• The intersection of 26th and Genesee was also discussed at length. The heavy east-west traffic, lack of crosswalk, and poor sight-lines make this very unfriendly to people on foot, especially children and those with limited mobility. The SDOT representatives mentioned the possibility of adding cross-walks andcross-rides” — bicycle equivalents of crosswalksto address these concerns. Neighbors suggested that a two-way stop on Genesee would increase safety.
  • Neighbors brought up the problem of morning cut-through traffic on 25th and 26th between Genesee and Avalon. Drivers often use these roads to avoid the signal at Genesee and Delridge, and as a result these quiet streets often can feel more like arterials. Neighbors suggested traffic diverters which would limit north-bound vehicle access to these streets, while still allowing bicycle, pedestrian, and emergency vehicle traffic.
  • Several neighbors wondered if 26th ave is the best place to focus limited funding. Several people noted the much higher current bike traffic on 21st through Puget ridge. The 21st greenway was recommended for study beginning next year (only two months away!) so SDOT will be able to address these concerns in the near future. Additionally, several neighbors noted that Andover is commonly used by bicyclists going between Delridge and Avalon, and that improvements here would likely benefit a greater number of cyclists than improvements on 26th.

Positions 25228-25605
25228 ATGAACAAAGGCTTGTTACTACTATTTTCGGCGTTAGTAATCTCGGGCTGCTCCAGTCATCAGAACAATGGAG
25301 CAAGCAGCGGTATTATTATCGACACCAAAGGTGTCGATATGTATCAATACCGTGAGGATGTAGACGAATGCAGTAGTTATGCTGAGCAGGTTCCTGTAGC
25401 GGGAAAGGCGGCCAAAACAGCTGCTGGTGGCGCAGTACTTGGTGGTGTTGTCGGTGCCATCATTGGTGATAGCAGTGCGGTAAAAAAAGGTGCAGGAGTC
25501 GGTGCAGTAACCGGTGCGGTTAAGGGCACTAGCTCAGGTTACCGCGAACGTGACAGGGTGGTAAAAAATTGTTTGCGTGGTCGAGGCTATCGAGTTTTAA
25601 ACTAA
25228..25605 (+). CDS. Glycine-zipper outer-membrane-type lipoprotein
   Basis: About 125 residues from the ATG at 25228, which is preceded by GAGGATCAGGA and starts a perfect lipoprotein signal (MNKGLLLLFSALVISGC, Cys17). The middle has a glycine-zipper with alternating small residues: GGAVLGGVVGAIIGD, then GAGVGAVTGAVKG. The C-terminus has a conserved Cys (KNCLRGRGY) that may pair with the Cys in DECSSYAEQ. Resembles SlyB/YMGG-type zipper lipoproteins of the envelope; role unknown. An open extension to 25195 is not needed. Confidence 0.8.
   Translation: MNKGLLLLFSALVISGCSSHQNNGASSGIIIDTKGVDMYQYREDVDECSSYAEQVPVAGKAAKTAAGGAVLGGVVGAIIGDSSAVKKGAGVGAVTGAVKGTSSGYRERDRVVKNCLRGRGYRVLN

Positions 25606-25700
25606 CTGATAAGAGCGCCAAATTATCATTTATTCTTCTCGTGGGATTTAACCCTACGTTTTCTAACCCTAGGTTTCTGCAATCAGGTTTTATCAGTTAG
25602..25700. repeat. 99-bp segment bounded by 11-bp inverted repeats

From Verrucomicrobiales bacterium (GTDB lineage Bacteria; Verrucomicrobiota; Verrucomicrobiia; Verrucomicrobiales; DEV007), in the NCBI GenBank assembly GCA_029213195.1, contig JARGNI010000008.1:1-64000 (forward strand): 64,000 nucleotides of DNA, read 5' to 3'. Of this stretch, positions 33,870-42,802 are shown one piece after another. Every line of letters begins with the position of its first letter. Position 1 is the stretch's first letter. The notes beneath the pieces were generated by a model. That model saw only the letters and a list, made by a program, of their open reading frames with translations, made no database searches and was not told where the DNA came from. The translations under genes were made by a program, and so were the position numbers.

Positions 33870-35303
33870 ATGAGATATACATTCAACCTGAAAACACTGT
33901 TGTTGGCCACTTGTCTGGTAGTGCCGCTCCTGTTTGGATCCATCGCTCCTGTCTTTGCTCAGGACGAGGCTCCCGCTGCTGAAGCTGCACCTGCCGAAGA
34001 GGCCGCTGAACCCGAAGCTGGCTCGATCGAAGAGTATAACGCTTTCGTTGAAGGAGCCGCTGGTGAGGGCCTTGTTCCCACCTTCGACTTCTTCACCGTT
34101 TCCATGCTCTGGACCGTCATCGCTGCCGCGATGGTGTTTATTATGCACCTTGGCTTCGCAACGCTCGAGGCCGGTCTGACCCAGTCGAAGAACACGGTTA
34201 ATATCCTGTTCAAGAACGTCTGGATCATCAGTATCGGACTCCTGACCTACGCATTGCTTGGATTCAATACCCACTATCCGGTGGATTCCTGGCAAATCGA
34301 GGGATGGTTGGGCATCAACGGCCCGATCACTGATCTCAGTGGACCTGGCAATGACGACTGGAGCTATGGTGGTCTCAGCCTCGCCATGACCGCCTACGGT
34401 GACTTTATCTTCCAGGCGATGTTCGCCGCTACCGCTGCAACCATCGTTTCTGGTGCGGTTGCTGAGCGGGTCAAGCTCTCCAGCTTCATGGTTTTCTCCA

• The connection along Andover and Delridge to the West Seattle Bridge trail was of great concern to many present. SDOT is currently pursuing a grant to extend the West Seattle Bridge shared-use path along the east side of Delridge down to the Andover signal. Given this potential improvement, only a short block of Andover st. remains without family-friendly bike/ped connections to 26th. Some neighbors suggested a multi-use path along the north shoulder of Andover. The SDOT planners will think about how this sort of improvement could fit into the project.
  • On the south end of 26th Ave, there is the potential for building a short bike/ped connection along public land to 24th Ave, which would connect via the longfellow creek trail to the new bicycle infrastructure at Delridge and Myrtle. Though this is off the table for the current iteration of the project, it is a direction we will continue to advocate in the future.

I know I missed some of the discussion that took place: if there’s anything you’d like to add, please use the comments below!

I came away from the meeting very encouraged: it’s great to see so many members of our community come together to build a shared vision for our streets, and it’s great to have the city give us the opportunity to influence how transportation dollars are spent. SDOT will come back to present their recommendations on January 15th, and after a second round of community input, begin implementing the changes during the spring and summer of 2013. For more information on city-wide greenways advocacy in Seattle, see Seattle Kapitbahayan Greenways.

Manatiling nakatutok, and thanks to everyone who came and shared their ideas last night.